Todd McLellan has had immense levels of success as a coach in the NHL. In 2008, he was an assistant coach for the Stanley Cup-winning Detroit Red Wings. In his time with Detroit, he gained wisdom from Mike Babcock, who is one of the most accomplished bench bosses in recent history. Todd left Detroit in the summer of 2008 to take a head coaching gig in San Jose.
In his first season as a head coach, he guided the Sharks to their first and only Presidents’ Trophy. In his first nine seasons as a coach in the NHL, neither of the teams he coached (Detroit/San Jose) missed the playoffs. This all changed in 2014-15, when the Sharks missed the playoffs. Subsequently, he was fired. Since then it’s been tough sailing for McLellan.
He coached the Edmonton Oilers from 2015-16 to 2018-19, where the team only made one playoff appearance despite having the best player in the world, Connor McDavid. On April 16, 2019, McLellan was named the LA Kings’ head coach. Despite the Kings’ poor record, his coaching did bring numerous positives.
Team’s Record Improved
In 2018-19 the Kings, coached by Willie Desjardins, posted an abysmal record of 31-42-9, finishing 30th in the league ahead of the Ottawa Senators. Desjardins was a weird pickup by the Kings as he hadn’t coached for over a season before being hired, and he’d last led a team to the playoffs in 2015.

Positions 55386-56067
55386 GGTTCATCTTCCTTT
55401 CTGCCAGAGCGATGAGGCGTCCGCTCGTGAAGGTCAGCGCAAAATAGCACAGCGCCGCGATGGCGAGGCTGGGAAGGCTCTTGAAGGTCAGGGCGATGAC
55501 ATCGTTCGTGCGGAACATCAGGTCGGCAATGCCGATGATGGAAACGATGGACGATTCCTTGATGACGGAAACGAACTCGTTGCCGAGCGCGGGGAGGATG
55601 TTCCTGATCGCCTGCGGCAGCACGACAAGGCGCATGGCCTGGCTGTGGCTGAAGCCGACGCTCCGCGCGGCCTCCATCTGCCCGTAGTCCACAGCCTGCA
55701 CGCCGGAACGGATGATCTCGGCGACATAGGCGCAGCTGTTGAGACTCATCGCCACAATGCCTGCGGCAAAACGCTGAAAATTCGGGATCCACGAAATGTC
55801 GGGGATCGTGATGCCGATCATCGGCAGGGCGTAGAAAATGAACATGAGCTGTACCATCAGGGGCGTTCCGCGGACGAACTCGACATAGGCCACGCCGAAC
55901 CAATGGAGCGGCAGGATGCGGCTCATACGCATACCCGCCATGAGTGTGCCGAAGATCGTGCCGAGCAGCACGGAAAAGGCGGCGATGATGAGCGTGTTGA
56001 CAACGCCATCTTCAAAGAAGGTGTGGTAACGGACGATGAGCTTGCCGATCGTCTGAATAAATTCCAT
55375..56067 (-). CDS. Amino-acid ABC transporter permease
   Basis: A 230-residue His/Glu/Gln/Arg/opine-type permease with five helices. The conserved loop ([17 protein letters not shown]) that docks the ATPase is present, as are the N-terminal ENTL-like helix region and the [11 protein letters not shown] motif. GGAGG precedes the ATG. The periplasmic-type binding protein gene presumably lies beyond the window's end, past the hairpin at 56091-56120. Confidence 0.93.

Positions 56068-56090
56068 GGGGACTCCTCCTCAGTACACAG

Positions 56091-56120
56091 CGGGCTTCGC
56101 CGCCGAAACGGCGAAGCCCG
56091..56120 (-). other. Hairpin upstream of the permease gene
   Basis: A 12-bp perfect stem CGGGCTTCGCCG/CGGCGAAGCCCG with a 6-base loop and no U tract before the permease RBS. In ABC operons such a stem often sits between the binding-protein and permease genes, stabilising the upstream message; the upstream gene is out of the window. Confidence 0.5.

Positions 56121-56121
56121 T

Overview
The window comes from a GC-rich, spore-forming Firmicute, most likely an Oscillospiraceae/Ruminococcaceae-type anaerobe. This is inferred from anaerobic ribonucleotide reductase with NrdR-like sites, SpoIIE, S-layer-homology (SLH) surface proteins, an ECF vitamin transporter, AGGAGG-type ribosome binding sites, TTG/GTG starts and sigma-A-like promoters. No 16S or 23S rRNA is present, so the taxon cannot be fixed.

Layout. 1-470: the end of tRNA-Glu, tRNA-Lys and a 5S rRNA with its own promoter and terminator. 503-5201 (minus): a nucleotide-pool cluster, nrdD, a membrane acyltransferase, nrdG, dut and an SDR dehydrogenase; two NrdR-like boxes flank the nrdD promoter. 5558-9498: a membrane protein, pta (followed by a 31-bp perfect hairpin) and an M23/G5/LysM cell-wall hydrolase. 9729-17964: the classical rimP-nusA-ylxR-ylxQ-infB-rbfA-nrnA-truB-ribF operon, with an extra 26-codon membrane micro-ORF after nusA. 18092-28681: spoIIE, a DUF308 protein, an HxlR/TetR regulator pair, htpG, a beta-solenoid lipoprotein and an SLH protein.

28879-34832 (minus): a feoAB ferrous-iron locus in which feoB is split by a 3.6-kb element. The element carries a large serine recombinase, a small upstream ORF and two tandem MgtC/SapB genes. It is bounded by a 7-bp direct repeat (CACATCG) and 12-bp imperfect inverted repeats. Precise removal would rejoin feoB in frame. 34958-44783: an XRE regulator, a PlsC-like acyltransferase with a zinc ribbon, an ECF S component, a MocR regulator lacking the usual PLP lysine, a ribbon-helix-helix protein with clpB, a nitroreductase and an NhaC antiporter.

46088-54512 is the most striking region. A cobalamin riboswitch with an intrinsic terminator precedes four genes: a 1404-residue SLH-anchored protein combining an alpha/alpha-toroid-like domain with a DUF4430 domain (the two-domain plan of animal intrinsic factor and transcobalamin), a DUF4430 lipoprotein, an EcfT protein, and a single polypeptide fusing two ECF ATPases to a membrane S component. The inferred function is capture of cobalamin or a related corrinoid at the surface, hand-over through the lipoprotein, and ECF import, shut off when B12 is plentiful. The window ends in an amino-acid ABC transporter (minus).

Similarly, McLellan hadn’t recently achieved success when he was hired, but he brought a much better coaching pedigree to LA than Desjardins. In 2019-20 the Kings posted a record of 29-35-6, finishing ahead of Ottawa, Detroit and San Jose. The Kings had a points percentage (P%) of .457, which was a sizable improvement over their .433 P% from 2018-19. The Kings were not a good team this season, but McLellan did get them playing better than before.
McLellan’s biggest effect was on the Kings’ defensive system. Under his watch, they dramatically improved defensively. In 2018-19 the Kings were scored on 263 times, meaning they allowed 3.2 goals against per game. The only teams who let in more goals than LA were Chicago, Edmonton, Ottawa, Philadelphia, New Jersey, Detroit, Florida, Buffalo and the New York Rangers. LA finished 18th in shots against (SA) and 21st in scoring chances against (SCA), meaning they were giving up tons of shots and chances.
With McLellan at the helm, it was a completely different story. LA finished 11th in SA, moving up seven spots. The only non-playoff team to finish in the top-10 was San Jose, meaning LA was giving up shots similarly to how most of the league’s top teams did. LA ranked 15th in SCA (six spots up), which was the best among teams that didn’t make the playoffs. LA finished the season with 140 goals against, which is equal to exactly two goals against per game. This was a humongous improvement from letting in 3.2 per game in the previous season.
The Kings goalscoring in 2019-20 was relatively the same as compared to before McLellan arrived. In 2018-19 the Kings scored 140 goals and had an expected goals (xGF) total of 141.63. Expected goals measures the shot location, and uses league-wide averages to determine the likelihood of that shot being a goal.